dementia rates declining in men

Dementia Rates Dropping, Especially Among Men

The risk of developing dementia has been dropping by roughly 13 per cent a decade over the past 27 years, according to Harvard University research. Much of the decline comes from plummeting rates in men.

“Looking over three decades, the incidence rate of dementia in Europe and North America seems to be declining by around 15 percent per decade,” said Professor Albert Hofman, Chair of the Department of Epidemiology at the Harvard School of Public Health. “This finding is more pronounced in men than women and is likely to be driven by changes in cardiovascular risk factors and lifestyle.”

Hofman was speaking at The Alzheimer’s Research UK Conference, a forum for researchers to forge collaborations and share new research findings over two days of talks, held in March.

“We know that recent decades have seen a radical decline in smoking rates for men. While many people may have been persuaded to stop smoking due to an increased risk of cancer or heart disease, it is also a key risk factor for dementia,” he said.

if trends in management of cardiovascular disease, particularly in men, continue, we may see further declines. But if cardiovascular disease and other predisposing health conditions rise in number, this positive trend may plateau or even reverse.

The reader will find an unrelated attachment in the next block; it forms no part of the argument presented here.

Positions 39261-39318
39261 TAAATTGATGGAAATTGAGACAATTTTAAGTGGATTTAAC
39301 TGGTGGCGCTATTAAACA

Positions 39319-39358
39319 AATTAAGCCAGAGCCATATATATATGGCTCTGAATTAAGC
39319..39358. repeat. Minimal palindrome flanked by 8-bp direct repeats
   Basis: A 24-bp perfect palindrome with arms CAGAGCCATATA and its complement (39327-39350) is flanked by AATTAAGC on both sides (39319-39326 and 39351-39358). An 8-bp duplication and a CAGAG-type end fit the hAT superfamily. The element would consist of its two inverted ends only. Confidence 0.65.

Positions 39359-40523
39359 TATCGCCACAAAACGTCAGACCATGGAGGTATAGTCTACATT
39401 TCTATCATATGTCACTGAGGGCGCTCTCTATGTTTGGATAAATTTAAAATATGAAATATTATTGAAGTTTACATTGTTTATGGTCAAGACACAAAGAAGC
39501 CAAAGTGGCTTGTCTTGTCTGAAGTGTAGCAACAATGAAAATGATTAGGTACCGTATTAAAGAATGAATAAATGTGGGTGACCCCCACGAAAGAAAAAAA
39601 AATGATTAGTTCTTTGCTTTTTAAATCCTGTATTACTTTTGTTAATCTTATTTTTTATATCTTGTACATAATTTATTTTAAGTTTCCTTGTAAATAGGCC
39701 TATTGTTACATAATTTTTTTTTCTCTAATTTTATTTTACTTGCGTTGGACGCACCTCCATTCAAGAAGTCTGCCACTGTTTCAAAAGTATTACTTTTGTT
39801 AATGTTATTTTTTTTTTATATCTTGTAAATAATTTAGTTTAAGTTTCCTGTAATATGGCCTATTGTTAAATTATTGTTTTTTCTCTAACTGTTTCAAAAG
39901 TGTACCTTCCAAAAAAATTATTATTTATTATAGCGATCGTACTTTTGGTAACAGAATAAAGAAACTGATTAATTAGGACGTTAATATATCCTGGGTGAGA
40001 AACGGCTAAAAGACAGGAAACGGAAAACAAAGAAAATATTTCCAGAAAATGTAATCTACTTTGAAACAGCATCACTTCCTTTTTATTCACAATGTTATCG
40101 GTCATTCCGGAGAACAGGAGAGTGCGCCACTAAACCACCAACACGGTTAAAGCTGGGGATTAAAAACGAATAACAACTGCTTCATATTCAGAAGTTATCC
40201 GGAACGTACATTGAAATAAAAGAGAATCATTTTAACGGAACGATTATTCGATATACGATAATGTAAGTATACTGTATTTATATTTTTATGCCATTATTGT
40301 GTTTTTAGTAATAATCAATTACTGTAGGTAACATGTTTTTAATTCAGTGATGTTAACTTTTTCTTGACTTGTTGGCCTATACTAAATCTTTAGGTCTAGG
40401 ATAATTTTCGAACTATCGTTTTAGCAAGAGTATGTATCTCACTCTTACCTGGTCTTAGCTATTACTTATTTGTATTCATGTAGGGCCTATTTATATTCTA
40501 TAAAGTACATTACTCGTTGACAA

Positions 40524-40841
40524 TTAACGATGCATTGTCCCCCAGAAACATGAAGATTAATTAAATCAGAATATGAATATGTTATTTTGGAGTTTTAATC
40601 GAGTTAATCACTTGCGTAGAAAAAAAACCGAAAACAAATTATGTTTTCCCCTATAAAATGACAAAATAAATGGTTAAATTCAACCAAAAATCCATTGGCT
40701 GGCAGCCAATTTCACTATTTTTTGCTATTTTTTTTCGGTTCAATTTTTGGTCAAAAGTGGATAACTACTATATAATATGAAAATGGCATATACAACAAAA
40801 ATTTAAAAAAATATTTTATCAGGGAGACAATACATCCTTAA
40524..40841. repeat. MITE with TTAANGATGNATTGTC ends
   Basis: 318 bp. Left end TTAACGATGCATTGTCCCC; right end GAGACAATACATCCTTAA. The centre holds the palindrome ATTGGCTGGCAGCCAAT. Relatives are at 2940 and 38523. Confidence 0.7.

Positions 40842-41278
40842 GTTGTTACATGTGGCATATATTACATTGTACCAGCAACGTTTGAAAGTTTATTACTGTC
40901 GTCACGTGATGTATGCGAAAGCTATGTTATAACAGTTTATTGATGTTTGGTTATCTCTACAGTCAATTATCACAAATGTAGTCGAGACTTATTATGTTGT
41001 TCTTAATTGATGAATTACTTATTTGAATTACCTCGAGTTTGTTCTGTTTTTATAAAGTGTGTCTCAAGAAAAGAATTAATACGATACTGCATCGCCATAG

“With other dementia risk factors such as obesity and diabetes on the rise, this apparent decline in dementia rates may not continue for long,” Hofman said.

A Centers for Disease Control (CDC) study noted that African Americans have the highest prevalence of Alzheimer’s and related dementias (13.8 percent) among people ages 65 and older. Hispanics, with 12.2 percent, and non-Hispanic whites, with 10.3 percent, have the next largest prevalence, the CDC says. American Indian and Alaska Natives have a prevalence of 9.1 percent, while Asian and Pacific Islanders, with an 8.4 percent prevalence, are the lowest.

But the CDC warns that as the population rises, so will the number of people afflicted with Alzheimer’s and related dementias.

“Early diagnosis is key to helping people and their families cope with loss of memory, navigate the health care system, and plan for their care in the future,” said CDC Director Robert R. Redfield, M.D.

Men’s Health Network has a free 56-page book for Alzheimer’s and dementia patients’ caretakers that offers a toolkit that includes advice and resources. Tailored toward male caregivers, the book provides reassurance and encouragement to men suddenly cast in a role which may feel frightening.

“Many men may even find themselves in the role of the primary caregiver,” says Jean Bonhomme, MD, MPH, who wrote a foreword to the book. Bonhomme is the founder of the National Black Men’s Health Network.

“Anyone caring for an Alzheimer’s patient will need knowledge and skill, not only to care for the patient effectively but to care for themselves in the process of coping with this demanding affliction,” Bonhomme writes. “Thus far, men have been an underused resource for caregiving. Let’s all get ready to change that.”

Robin Mather

View posts by Robin Mather
Robin Mather is a third-generation journalist with more than 40 years' experience working at major daily newspapers and national magazines. A Michigan native, she now lives in Arizona

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